Saving a dying lucky bamboo plant often comes down to identifying and correcting the issue that's making it unhealthy. Lucky bamboo (Dracaena sanderiana, USDA zones 9-12) is a relatively easy indoor plant to grow, but it needs proper light, water and container conditions to thrive. When those conditions aren't met, the lucky bamboo plant might start to change colors, droop or show other signs of stress. Get back into a solid care routine to nurse your lucky bamboo plant back to health.
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Find an Ideal Location
Lucky bamboo plants grow best in bright but indirect light. If your lucky bamboo is sunbathing in direct sun all day, the light can cause the leaves to burn and look like they're dying. They often appear yellow and might split with too much sun. Not getting enough bright, indirect light can also affect the plant's growth. It might stretch out, slow down its growth or change its color.
If you think your bamboo is getting too much direct light, find a bright spot that doesn't get hit directly with sunlight. Make sure you keep up with the watering requirements to help it recover. Holding off on fertilizing can also help your plant recover.
Temperature is also important. Lucky bamboo grows best in temperatures between 65 and 85 degrees Fahrenheit. Find a spot away from drafty windows or doors so outdoor temperatures don't affect the plant, and keep it away from heating and cooling vents that can cause temperature shifts.
Water With Care
You can grow a lucky bamboo plant on soil or in water. The amount of water is important in both cases. If it grows in water, keep the water level replenished regularly to keep the roots submerged. Check at least once per week to see if the bowl needs more water.
For lucky bamboo plants growing on soil, stick your finger into the soil to see if it's dry, or use a soil moisture probe. Keep the soil moist without making it too wet. Even though lucky bamboo can grow in water, it's important not to oversaturate soil because it promotes diseases in the roots.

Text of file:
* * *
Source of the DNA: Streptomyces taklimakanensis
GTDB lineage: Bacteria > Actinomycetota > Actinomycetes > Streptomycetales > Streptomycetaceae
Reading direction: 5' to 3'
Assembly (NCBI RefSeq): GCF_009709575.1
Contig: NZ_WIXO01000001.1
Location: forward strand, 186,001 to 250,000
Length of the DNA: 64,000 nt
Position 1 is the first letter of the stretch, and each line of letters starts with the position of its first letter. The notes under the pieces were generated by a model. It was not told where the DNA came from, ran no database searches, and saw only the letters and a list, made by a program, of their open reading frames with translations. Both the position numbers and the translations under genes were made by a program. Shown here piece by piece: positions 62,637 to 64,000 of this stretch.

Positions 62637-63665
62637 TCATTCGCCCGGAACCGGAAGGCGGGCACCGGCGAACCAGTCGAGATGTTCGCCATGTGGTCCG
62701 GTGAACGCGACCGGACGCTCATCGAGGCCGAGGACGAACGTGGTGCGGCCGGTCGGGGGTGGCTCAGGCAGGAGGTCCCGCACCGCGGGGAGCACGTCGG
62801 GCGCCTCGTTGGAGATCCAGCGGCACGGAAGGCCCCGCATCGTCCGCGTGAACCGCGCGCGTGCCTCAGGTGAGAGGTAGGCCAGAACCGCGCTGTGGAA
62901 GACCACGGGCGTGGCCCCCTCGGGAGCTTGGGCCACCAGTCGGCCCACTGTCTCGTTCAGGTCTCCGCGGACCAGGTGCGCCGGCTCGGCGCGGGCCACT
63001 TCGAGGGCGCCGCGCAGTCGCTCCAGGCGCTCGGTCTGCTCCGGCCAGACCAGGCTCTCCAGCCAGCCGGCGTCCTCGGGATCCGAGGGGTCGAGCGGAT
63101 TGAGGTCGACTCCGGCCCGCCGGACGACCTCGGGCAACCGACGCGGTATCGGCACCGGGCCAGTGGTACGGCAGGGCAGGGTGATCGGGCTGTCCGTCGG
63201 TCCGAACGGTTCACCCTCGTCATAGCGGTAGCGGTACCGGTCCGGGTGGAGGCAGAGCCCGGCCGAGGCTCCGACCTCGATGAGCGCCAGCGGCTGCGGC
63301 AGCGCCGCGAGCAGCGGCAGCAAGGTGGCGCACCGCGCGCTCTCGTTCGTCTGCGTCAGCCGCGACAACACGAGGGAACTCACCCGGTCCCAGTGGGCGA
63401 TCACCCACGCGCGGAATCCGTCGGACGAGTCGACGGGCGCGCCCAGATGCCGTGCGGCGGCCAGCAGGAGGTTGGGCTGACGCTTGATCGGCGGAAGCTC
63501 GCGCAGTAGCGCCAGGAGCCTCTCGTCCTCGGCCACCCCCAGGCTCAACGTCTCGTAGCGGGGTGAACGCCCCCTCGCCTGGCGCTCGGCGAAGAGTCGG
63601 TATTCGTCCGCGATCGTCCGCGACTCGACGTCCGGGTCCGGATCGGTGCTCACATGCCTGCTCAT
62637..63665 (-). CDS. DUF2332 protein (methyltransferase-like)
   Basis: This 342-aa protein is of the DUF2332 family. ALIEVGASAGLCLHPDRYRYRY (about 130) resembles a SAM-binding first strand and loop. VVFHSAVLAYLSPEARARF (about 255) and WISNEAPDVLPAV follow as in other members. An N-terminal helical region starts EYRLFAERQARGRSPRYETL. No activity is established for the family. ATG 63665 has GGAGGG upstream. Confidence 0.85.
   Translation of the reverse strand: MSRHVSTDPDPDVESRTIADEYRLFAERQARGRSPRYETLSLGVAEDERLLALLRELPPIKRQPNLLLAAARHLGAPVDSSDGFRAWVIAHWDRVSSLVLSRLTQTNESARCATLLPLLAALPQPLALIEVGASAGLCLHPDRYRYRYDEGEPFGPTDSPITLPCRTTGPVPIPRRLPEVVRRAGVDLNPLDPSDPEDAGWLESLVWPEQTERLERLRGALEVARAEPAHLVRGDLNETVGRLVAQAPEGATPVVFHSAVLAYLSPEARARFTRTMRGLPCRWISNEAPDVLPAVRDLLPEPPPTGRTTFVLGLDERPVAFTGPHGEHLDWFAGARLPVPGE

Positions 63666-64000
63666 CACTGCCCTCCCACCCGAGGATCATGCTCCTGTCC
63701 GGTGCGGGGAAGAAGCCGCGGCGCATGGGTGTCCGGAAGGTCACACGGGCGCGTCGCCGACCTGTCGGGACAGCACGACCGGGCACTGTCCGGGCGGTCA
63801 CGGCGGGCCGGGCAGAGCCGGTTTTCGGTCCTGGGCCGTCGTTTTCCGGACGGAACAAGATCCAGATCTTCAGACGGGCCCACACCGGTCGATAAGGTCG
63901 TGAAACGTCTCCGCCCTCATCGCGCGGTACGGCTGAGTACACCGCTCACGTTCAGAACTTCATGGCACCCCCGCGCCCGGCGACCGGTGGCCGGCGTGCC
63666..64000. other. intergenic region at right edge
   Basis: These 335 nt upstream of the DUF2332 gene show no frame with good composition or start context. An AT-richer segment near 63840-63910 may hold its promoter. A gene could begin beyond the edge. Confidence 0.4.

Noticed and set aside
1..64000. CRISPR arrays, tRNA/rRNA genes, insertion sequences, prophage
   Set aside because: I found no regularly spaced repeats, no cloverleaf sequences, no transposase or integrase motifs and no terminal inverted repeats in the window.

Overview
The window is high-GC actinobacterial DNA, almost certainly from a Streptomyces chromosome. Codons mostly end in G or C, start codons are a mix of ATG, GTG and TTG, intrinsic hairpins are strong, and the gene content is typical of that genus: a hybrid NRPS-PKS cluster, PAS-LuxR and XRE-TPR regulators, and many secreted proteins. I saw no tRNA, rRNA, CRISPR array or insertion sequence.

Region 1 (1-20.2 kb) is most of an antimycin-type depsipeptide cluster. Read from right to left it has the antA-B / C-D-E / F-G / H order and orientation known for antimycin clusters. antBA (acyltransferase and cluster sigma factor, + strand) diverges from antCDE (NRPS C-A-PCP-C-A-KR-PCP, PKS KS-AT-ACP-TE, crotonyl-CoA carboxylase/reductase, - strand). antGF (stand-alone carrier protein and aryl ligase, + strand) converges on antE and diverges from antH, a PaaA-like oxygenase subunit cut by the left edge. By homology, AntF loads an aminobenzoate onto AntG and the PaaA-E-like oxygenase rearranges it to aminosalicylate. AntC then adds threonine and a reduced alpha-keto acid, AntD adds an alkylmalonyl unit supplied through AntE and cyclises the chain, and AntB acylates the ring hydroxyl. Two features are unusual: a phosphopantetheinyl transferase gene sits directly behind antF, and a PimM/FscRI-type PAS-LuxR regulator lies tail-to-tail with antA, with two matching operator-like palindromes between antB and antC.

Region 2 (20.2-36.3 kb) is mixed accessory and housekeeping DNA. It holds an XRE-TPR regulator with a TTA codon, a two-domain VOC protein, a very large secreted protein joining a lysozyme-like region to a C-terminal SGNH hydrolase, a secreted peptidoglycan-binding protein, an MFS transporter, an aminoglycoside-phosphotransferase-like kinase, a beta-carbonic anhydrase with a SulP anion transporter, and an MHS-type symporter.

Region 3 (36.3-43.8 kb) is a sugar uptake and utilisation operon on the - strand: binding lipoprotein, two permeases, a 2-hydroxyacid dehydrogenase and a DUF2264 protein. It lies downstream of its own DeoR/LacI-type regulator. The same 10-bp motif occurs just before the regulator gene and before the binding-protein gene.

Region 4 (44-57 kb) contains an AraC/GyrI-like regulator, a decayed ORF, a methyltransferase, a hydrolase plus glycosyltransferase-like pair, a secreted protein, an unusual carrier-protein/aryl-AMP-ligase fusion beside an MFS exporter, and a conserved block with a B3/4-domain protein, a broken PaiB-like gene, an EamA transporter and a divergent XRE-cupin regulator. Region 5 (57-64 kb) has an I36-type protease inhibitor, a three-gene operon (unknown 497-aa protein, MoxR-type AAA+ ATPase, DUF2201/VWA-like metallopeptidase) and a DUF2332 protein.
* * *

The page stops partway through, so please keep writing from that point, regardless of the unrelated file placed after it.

Fluoride, salt and chlorine in tap water can also cause yellowing in lucky bamboo. Using distilled or filtered water for your lucky bamboo eliminates those potentially harmful components. You can also leave tap water out overnight before using it on the plant to reduce the amounts of chemicals in the water.
Care for the Container
If you grow the lucky bamboo in water, you'll need to clean the container occasionally to keep your bamboo healthy. Algae growing on the container is a sign that it's time to clean. It's usually best to change the water and clean the container and pebbles every seven to 10 days. Sometimes you can wait up to a month before cleaning.
Adjust Lucky Bamboo Plant Fertilizer
Too much fertilizer can cause the lucky bamboo leaves to turn yellow. These plants typically need to be fertilized only about twice per year. If you over fertilize, hold off on fertilizing until the plant recovers, and flush water through its pot to remove some of the fertilizer. If it's just starting to turn yellow, keeping the plant out of direct sunlight and watering with distilled water might allow it to recover. For more severe yellowing, you might need to cut off the damaged bottom and put the bamboo in fresh water or soil.
Correct Root Issues
Root rot is a more severe problem since rotten roots can't take up the nutrients to sustain the plant. Signs of root rot include yellow leaves, slimy roots, a foul smell and brown stems. You can regrow the plant from the healthy tops by cutting them just below one of the raised ridges, or nodes, on the stalk. Use a little rooting hormone powder on the cut end, and put the stalk in water until it grows roots. You can continue growing it in water or transplant it into soil once it has roots.